First, I set up my weather station and tuner in my living room, which is where we keep all of our instruments. This was going to be my control room. I played the A note below middle C which should have the frequency of 440 Hz when in perfect pitch. I played the same note each time, playing it several times and for the duration of about three seconds. I then recorded the frequency that came up on the app and the temperature that was presented on the weather station. I repeated this for four other rooms: in the bathroom after someone took a shower, in a sauna, in my garage, and in a large freezer.


Data and Findings  (Top)

                In the control room, the temperature was about 20.56 degrees Celsius on average, and the average frequency of the notes was about 438.087 Hz. For the bathroom, the average temperature in Celsius was about 25.56 degrees, and the average frequency was about 444.39 Hz. In the garage, the average temperature was about 15 degrees Celsius, and the average frequency was about 428.717 Hz. In the sauna the average temperature was about 32.22 degrees Celsius, and the average frequency was about 445.53 Hz. Finally, for the freezer, the average temperature was about 10 degrees Celsius, and the average frequency was about 421.94 Hz.

                What I found between the data from each of the rooms was that the control group had the most uncertainty between all of the rooms, but the garage was not very far behind. The bathroom and the sauna had significantly less uncertainty, and I believe this is due to the temperature of the air going through the instrument (which I will touch more on in my conclusion). The uncertainty of the garage was about ±2.093 Hz and the control room’s uncertainty was about ±2.399 Hz while the bathroom had the uncertainty of about ±0.364 Hz. The sauna had an uncertainty of about ±0.457 Hz, and the freezer’s uncertainty was about ±1.407 Hz.


Data file: Excel Text

Conclusion  (Top)

                The data that was tested proved my hypothesis of warm temperature increasing frequency and cold air decreasing frequency. The warm air was above the initial pitch by about five Hertz on average while the cold rooms were below the initial pitch by about 10 to 15 Hz on average. The control was below the initial pitch by about two Hertz on average. One interesting thing found in the research was that the frequencies had less uncertainty in the warmer rooms than the frequencies from the other rooms, and I believe that is due to the air played through the instrument. Generally, the air played through a flute by a person will be warm, which is a factor in warming the instrument. This could possibly be the reason that the colder temperatures had significantly larger uncertainty. Also, the data found that the trend of the frequencies each time they were played in each room increased each time, which could also be a result in the air temperature played within the instrument. Other errors could include the position of the head joint on the instrument. The head joint is the part that helps tune the instrument (pushing in will increase the frequency while pulling out will decrease the frequency). Also, rolling the instrument in or out changes the frequency (rolling away from the mouth increases frequency while rolling towards the mouth decreases frequency). The head joint was most likely not in the same position every time it was played. Also, the technology used in the experiment could be unreliable; the weather station I used was pretty old, and the app I used was a free app that I found on Google Play, so that may not be the most reliable also. If one were to re-conduct this experiment, they might want to use more reliable technology.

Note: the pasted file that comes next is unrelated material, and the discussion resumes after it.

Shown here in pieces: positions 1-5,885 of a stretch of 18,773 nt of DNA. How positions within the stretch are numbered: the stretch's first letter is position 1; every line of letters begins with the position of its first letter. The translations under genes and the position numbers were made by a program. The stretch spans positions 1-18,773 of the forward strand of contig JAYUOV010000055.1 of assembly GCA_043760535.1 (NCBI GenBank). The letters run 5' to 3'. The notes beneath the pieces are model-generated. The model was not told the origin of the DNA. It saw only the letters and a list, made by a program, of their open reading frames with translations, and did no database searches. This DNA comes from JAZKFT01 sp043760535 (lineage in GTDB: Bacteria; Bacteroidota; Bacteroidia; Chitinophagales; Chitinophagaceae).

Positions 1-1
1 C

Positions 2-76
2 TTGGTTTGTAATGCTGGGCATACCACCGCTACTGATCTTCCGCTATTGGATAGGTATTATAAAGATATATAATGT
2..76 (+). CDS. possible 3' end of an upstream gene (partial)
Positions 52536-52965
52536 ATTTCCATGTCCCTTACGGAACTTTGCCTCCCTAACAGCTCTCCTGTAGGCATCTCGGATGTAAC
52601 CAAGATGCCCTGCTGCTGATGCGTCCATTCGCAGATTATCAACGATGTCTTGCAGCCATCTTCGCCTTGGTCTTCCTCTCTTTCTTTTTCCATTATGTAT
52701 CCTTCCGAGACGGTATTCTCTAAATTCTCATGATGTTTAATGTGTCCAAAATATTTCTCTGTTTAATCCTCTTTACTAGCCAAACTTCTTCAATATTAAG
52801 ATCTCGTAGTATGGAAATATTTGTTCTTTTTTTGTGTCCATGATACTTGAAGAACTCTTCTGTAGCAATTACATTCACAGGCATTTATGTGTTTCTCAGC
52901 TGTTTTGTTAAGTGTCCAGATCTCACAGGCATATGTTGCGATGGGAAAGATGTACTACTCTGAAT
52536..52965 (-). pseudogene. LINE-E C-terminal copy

Related Websites:

[X] How to play harmonics on the flute.

[X] More how to play.

[X] Physics of the flute.

[X] Physics of the flute.

[X] Tips for playing harmonics on the flute.


Bibliography for the Background Information  (Top)

"Frequency and Period of a Wave." Frequency and Period of a Wave. The Physics Classroom, n.d. Web.

"Sensitivity of the Human Ear." Hyper Physics. N.p., n.d. Web.

"Wavelength to Frequency." Tutor Vista. N.p., n.d. Web.

"Flute Harmonics." Flute Harmonics. Flute Tunes, n.d. Web.

Marc Pincherle. An Illustrated History of Music. New York: Reynal, 1959. Print.

Kepler, Johannes, and Stephen Hawking. Harmonies of the World. Philadelphia: Running, 2002. Print.